9. Darius Garland, G, Vanderbilt

Measurements: 6’2, 175; Age: 18
Stats: 16.2 pts (.537/.478/.750), 3.8 trb, 2.6 ast, 0.8 stl, 3.0 tov
Advanced: 23.1 PER, .657 TS% , 4.9 OBPM, 24.4 AST%

Darius Garland is the prototypical point guard who is adept both as a scorer and passer. He only played in five games for Vanderbilt this year after a torn meniscus ended his season. Because he hasn’t been playing, he has been unable to move up boards, so he’ll likely get drafted in the 5-10 range.

If the Knicks want a true point guard for whatever reason, and fall outside the top three, Garland could be the guy. Though he’s fallen off of the radar a little but because of his injury, Garland is still a really slid NBA prospect.

His primary strength is his offensive ability. While not an explosive player, Garland shoots the ball well and is an incredibly crafty scorer around the basket. In the video below, his shooting and finishing is on full display. Note that he isn’t explosive, but is still productive:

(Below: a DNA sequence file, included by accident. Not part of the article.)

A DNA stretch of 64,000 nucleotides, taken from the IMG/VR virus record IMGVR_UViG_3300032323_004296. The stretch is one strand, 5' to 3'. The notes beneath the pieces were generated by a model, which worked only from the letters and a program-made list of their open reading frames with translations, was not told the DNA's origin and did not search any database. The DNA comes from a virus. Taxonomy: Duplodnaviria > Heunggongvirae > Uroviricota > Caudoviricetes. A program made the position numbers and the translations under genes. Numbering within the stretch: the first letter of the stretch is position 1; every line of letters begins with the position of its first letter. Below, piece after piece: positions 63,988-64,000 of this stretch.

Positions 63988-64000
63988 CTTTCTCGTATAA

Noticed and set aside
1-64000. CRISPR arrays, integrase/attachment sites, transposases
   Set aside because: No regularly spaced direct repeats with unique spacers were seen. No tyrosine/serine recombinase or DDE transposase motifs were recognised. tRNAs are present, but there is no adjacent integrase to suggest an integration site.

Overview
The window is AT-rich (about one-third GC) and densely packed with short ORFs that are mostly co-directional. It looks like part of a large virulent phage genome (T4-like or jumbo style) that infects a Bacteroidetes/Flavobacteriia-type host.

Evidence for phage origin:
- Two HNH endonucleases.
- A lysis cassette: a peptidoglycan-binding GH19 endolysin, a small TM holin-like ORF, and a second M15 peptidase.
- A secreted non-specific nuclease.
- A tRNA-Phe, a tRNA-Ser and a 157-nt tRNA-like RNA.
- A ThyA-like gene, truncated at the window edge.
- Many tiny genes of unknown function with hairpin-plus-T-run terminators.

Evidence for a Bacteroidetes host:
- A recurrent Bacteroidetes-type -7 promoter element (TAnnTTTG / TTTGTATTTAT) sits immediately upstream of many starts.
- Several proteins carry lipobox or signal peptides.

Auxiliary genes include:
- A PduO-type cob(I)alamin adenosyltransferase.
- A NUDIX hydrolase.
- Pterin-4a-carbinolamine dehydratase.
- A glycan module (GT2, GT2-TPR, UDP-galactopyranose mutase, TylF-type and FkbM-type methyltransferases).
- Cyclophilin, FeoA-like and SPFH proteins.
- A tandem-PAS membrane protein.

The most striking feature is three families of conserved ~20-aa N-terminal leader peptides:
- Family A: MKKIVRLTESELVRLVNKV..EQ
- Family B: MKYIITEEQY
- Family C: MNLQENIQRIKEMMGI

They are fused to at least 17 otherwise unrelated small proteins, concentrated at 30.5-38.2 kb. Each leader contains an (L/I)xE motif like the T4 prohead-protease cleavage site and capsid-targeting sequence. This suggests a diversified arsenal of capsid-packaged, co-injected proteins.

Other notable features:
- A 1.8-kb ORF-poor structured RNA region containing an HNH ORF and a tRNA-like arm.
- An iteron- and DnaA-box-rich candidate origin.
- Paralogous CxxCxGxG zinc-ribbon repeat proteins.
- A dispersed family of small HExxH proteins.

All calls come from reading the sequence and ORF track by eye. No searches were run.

Another impressive aspect of his game his the playmaking ability he flashed and elite ball handling ability that was on display at Vanderbilt. His handle is probably the best in the class; he keeps the ball tight at all times and is confident with it in his hands. The playmaking production isn’t there, but as Spencer Pearlman’s video below shows, Garland has a lot of potential:

Garland isn’t perfect, though. His biggest weakness is his tendency to make poor decisions with the ball. He turns the ball over quite a bit, and he is susceptible to taking bad shots. If he is going to be a starter in the league, he’ll have to lower the bad decisions and become more efficient.

The other place Garland has to improve is his finishing around the rim. Because of his slight frame and lack of explosion, he occasionally struggles once he gets in the air around the basket. Garland has to work harder just to get to the rim, so he really has to become an elite finisher at the next level.